Courage and Fear: A Primer
"I have only two men out of my company and twenty out of some other company. We need support, but it is almost suicide to try to get it here as we are swept by machine gun fire and a constant barrage is on us. I have no one on my left and only a few on my right. I will hold." First Lt. Clifton B. Cates's report on July 19, 1918, reminds us that controlling one's fear is key to success on the battlefield. Cates--a future commandant of the Marine Corps--held, but if his fear had bested him, he might not have been able to think clearly or lead his men successfully, possibly sacrificing his men's lives and the mission.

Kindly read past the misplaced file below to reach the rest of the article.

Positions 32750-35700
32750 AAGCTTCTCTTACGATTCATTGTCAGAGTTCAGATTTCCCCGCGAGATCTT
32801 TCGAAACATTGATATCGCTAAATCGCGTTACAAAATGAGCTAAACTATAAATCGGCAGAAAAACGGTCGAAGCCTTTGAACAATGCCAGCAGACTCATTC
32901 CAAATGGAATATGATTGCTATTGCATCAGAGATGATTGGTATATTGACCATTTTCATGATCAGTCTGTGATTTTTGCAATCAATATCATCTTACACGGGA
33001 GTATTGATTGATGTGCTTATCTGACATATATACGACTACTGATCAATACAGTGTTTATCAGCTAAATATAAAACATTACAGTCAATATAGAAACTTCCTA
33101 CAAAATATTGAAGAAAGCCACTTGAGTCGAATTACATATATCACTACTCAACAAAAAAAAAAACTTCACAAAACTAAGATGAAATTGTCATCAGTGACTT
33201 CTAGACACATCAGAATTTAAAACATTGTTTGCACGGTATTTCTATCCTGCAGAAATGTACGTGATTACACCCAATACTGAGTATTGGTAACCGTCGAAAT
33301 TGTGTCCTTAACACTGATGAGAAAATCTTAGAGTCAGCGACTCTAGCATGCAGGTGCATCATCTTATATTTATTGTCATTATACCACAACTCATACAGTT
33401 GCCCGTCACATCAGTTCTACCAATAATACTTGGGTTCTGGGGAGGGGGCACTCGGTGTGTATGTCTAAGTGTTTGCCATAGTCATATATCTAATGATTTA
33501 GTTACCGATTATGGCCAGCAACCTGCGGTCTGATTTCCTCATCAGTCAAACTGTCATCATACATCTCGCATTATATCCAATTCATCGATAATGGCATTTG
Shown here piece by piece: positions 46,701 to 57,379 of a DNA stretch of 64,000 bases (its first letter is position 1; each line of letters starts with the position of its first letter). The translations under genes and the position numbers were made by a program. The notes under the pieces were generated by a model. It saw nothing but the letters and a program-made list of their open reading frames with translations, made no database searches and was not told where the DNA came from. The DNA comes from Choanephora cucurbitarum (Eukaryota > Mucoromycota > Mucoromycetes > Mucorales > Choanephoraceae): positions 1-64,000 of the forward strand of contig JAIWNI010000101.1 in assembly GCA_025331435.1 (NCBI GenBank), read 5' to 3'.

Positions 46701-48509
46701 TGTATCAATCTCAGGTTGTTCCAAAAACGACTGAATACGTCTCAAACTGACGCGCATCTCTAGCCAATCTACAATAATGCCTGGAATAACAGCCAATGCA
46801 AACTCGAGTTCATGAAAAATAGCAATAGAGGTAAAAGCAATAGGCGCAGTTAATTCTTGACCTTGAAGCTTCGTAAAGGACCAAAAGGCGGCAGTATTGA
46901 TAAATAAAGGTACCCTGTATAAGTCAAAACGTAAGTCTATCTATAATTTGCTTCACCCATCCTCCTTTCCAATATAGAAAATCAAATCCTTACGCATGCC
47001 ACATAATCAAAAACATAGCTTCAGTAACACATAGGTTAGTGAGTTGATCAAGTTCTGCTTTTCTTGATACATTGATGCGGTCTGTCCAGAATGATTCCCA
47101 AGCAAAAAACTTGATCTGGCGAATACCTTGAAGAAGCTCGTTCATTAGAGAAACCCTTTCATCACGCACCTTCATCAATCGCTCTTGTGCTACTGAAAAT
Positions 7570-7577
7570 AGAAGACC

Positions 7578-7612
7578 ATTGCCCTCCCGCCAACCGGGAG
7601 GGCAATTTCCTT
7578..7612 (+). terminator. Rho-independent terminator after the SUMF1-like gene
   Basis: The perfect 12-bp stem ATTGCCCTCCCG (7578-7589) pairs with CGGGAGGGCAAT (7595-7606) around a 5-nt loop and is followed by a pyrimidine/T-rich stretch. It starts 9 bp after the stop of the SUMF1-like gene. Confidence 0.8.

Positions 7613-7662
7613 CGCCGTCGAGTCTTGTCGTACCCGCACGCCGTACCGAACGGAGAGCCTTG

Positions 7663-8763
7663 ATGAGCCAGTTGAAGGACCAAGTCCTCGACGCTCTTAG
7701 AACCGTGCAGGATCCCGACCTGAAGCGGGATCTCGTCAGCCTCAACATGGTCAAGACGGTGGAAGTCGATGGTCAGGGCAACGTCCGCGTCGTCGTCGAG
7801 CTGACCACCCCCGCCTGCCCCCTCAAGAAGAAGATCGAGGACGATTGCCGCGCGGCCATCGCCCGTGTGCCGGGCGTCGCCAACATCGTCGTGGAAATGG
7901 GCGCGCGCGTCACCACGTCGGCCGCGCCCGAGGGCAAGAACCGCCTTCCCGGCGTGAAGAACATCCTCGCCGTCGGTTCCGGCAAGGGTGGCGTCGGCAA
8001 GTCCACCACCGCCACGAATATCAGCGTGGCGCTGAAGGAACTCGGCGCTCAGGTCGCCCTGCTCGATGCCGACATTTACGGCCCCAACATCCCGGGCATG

Medal of Honor recipient and retired Marine colonel Wesley L. Fox writes about his fears in difficult operational and training situations, their effect on him, and he how he handled particular fears. While he focuses primarily on military experiences, Fox's methods of handling the thoughts, actions, and reactions to fear apply to civilian circumstances as well. Fear can bombard us in our daily routine, sometimes in unexpected ways. The more we know about ourselves and how fear affects us, the better able we are to control it and to produce positive results. "If fear is not handled properly and promptly," Fox writes, "it can and will override common sense, good judgment, and the positive decision-making process."
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